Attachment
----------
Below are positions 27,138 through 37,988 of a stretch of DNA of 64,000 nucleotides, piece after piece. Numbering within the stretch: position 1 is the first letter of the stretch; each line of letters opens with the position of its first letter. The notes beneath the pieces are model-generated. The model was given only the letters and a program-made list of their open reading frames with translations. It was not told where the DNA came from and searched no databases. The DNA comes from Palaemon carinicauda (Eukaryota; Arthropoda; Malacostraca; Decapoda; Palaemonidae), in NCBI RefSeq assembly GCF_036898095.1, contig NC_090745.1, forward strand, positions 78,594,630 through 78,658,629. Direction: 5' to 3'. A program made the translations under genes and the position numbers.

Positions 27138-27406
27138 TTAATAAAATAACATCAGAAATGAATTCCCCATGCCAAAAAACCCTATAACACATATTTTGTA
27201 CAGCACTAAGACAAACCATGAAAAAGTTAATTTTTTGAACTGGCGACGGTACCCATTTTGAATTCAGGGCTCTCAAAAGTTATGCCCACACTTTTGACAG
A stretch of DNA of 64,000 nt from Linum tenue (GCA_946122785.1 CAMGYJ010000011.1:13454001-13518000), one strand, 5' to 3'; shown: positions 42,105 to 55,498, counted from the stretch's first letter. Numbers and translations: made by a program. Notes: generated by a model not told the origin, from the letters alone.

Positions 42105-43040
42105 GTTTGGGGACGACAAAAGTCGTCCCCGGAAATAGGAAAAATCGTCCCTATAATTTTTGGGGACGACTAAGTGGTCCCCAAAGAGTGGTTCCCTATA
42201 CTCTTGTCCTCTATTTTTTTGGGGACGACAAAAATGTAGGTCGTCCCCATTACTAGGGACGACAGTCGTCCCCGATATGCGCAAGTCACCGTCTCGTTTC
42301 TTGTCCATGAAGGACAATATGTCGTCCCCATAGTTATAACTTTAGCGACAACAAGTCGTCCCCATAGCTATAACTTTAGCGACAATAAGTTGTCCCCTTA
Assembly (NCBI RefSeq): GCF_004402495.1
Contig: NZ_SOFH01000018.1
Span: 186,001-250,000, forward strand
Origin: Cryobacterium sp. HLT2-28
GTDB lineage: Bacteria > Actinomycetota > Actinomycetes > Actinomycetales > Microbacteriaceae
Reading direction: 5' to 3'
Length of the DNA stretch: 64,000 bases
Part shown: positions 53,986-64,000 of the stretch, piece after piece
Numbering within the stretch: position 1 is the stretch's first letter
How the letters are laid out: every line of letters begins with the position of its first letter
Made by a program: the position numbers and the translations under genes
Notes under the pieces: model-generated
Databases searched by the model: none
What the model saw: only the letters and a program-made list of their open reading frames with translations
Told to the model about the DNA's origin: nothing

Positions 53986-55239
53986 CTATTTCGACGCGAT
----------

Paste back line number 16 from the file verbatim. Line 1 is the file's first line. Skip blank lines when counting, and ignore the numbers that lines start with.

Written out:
Length of the DNA stretch: 64,000 bases